The briefing was over and we were headed for dispersal to board our Halifax III, A-Able. It was the night of 15/16 September 1944 and we had been assigned to attack the German naval base at Kiel. We took off at 2205 hours just as darkness was about to set in (double daylight-saving time) and climbed eastward after setting course over base. It was a short run to the coast of England and Johnny got me a pinpoint. We were nearly 10 miles off track! I gave Killer a new course to steer and wondered how we could be that far out in such a short time. Surely the Met wind forecasts could not be that far out. Earl got me a gunsight bearing on Whitby that put us even more off track. Something was wrong.
I checked the CR compass; it was not operating properly. I checked the repeaters: they were going around in lazy circles and not all reading alike. I tried resetting the master compass twice — but to no avail. Danny tried to reset it but with the same negative result. By this time we were well over the North Sea, position not known exactly. I quickly estimated where we were, gave Killer a new course to steer on the P4 compass, and asked him to reset his gyro. At this time, Gee was being jammed so badly we couldn’t use it and even if it had been okay we were nearly out of range anyway.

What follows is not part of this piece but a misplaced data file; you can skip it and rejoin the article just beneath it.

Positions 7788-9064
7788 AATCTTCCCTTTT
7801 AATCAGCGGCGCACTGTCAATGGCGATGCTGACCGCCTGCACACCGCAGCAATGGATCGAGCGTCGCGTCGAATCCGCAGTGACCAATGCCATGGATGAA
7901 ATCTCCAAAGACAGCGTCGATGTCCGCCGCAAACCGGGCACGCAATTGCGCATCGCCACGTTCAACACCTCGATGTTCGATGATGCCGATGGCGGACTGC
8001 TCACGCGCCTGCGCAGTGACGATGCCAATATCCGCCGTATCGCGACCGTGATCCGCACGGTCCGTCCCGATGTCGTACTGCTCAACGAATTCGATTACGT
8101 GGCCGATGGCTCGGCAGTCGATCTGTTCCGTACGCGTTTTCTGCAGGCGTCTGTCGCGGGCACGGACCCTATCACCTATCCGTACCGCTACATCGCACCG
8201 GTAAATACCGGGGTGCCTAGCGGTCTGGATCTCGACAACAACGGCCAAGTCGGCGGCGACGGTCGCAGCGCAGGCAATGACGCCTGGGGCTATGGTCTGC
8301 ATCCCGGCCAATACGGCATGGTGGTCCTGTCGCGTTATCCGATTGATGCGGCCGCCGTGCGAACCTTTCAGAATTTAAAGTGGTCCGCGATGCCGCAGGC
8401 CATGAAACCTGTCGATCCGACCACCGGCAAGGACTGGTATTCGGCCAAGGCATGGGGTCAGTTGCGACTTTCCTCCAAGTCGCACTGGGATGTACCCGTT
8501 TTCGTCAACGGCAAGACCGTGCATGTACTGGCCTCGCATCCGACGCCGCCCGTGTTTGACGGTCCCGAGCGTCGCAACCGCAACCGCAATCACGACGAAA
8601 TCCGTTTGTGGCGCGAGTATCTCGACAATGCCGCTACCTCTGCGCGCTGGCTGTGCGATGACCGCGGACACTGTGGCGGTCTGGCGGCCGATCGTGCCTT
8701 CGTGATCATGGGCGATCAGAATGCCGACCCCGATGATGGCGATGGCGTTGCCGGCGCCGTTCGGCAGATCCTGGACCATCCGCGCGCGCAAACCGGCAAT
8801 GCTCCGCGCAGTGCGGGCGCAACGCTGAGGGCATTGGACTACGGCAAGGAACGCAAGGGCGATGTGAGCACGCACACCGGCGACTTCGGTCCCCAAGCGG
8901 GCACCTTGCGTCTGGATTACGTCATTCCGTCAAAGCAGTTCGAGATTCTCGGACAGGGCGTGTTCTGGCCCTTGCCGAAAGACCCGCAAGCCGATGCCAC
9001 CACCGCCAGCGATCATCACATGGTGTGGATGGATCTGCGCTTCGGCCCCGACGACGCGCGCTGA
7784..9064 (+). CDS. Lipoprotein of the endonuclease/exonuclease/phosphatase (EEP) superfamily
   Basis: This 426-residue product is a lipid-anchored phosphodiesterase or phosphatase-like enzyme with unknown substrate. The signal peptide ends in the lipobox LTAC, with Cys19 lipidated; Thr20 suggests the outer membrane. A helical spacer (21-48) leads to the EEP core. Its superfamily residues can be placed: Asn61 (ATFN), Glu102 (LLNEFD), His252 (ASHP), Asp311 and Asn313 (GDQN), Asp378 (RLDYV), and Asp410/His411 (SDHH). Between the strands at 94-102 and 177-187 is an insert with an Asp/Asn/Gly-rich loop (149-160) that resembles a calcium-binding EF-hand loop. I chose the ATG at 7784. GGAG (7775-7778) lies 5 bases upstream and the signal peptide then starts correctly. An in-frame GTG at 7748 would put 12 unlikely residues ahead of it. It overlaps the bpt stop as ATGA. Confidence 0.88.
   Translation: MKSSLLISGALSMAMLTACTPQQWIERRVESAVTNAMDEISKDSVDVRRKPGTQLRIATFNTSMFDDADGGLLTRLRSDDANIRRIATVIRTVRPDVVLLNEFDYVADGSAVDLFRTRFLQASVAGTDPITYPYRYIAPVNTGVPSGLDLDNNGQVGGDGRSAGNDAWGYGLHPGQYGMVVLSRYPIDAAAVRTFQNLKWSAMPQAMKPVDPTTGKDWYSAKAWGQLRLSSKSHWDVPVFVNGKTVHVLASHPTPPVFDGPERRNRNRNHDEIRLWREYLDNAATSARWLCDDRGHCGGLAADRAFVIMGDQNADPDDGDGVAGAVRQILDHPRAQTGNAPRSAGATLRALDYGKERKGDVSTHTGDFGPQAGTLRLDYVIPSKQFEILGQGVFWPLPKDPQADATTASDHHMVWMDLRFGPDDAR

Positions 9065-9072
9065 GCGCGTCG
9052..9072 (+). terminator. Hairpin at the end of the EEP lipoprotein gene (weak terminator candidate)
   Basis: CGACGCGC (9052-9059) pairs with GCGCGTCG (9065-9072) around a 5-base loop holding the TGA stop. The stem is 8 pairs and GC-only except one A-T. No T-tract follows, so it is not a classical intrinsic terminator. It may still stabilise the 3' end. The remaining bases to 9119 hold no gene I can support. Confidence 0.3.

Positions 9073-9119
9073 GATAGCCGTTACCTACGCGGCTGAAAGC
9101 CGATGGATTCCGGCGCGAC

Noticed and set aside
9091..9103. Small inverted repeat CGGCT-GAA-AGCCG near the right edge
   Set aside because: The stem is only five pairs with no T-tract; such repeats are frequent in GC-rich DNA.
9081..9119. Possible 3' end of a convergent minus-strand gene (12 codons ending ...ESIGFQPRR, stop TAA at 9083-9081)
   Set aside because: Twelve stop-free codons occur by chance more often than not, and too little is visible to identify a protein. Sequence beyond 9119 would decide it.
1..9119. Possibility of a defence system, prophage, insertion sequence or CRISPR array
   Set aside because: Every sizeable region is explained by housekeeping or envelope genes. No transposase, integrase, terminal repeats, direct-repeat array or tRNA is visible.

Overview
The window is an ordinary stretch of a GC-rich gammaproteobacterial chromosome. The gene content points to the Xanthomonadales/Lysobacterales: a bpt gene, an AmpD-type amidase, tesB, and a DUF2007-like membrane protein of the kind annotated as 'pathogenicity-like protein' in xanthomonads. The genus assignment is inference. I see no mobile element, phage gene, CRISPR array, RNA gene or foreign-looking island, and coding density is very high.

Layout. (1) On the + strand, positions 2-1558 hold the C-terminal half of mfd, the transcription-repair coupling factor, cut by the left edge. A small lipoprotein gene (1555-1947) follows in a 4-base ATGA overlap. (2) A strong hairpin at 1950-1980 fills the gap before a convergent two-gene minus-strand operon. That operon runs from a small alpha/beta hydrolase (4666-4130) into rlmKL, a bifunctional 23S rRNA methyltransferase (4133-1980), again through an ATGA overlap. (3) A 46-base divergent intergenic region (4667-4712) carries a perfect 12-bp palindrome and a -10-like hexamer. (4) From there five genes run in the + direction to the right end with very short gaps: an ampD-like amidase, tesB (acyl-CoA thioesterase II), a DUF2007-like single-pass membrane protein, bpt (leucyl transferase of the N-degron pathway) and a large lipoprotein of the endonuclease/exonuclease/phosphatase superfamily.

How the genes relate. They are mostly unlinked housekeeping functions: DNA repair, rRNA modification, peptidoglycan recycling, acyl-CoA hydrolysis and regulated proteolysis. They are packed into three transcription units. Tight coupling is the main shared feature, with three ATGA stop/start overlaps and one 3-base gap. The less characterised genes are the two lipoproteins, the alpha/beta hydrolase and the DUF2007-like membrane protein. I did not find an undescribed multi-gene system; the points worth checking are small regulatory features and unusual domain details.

It was a partly cloudy night, but some stars were visible. I hauled out the astro compass and set it up as quickly as I could. We were at about 55° north, so I set the correct angle and began looking for Polaris, the North Star. Fortunately there was a good break in the clouds and only one star anywhere near my line of sight. After some adjustments I confirmed the true course we were on. I reckoned we were now headed for the right place on the Danish coast. We would have to recheck our course against the North Star and reset the gyro every 10 minutes or so for the rest of the trip.